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Last week, the discussions around Hulu shifted, as a key executive talked about the future of the online service and the possible move to make at least part of the content available through a pay model.Based on the slow advertising sales that Hulu has seen so far, it is not a big surprise that this idea would come up.With all the discussions around consumers potentially leaving pay-TV services like cable and satellite for free online content, I think this is very good news for the pay-TV operators.

Comcast and Time Warner have been making strong moves to create their TV Everywhere services, tied into being an existing subscriber.These services would essentially be free to the subscribers, allowing them to watch content online through a verification and validation system.If more of the pay-TV operators roll out similar services across the country, online video services like Hulu will be placed in a difficult position, as consumers typically wont pay again for something they are already paying for.Plus, the breadth of content offered by the pay-TV operators will likely be much larger than what is offered by any individual online service.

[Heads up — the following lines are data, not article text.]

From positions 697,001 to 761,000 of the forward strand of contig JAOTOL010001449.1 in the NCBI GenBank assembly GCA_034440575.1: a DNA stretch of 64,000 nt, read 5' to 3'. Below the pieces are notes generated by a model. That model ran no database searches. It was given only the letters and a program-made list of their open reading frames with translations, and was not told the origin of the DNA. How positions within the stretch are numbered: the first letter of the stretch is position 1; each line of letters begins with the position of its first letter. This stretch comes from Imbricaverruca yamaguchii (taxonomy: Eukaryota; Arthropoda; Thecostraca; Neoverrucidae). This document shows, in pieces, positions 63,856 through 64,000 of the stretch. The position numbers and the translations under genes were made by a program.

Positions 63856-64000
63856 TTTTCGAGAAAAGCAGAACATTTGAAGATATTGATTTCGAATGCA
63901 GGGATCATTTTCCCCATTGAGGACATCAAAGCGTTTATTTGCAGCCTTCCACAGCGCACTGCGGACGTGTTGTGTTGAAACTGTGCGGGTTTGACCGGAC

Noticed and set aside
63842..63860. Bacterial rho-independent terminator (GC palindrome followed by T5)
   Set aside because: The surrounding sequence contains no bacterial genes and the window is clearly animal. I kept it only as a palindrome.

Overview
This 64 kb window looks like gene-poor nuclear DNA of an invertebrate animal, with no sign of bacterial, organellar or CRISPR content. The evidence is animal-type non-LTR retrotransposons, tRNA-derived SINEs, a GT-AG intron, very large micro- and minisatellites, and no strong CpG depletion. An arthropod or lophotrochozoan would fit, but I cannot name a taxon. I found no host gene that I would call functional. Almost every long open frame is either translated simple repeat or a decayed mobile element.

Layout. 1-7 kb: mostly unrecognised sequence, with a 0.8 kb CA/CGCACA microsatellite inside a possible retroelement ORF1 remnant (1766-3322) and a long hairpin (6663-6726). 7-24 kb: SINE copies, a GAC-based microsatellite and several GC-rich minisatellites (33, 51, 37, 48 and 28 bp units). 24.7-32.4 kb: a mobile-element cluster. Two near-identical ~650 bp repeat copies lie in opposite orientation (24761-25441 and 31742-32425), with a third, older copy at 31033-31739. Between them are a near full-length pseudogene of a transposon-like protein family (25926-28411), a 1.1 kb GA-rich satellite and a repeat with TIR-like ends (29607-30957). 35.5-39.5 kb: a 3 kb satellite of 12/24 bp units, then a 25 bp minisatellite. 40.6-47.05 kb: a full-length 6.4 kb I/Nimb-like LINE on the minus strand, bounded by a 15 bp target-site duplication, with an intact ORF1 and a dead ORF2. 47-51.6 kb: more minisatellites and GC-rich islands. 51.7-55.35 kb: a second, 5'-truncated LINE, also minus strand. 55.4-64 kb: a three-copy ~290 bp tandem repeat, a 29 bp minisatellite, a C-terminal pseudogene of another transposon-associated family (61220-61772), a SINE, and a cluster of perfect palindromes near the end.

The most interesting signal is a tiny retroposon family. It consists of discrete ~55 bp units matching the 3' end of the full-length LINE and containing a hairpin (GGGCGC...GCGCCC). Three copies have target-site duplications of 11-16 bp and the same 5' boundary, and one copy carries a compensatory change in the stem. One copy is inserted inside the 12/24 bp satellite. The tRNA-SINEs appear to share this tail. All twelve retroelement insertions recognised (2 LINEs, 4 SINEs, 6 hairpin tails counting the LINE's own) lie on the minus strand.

It is unlikely that online video services will be able to support themselves through an advertising-only model at least in the short term.I would expect that we will see more moves to paid models, or a growing number of partnerships between online video services like Hulu and the pay-TV operators, similar to what we see with AT&Ts Entertainment portal.The latter allows the operator to retain a branding opportunity, while expanding viewing opportunities for subscribers and reducing churn.Either way, online video will most certainly continue to grow, but will not likely pose a serious threat to traditional pay-TV services for some time.

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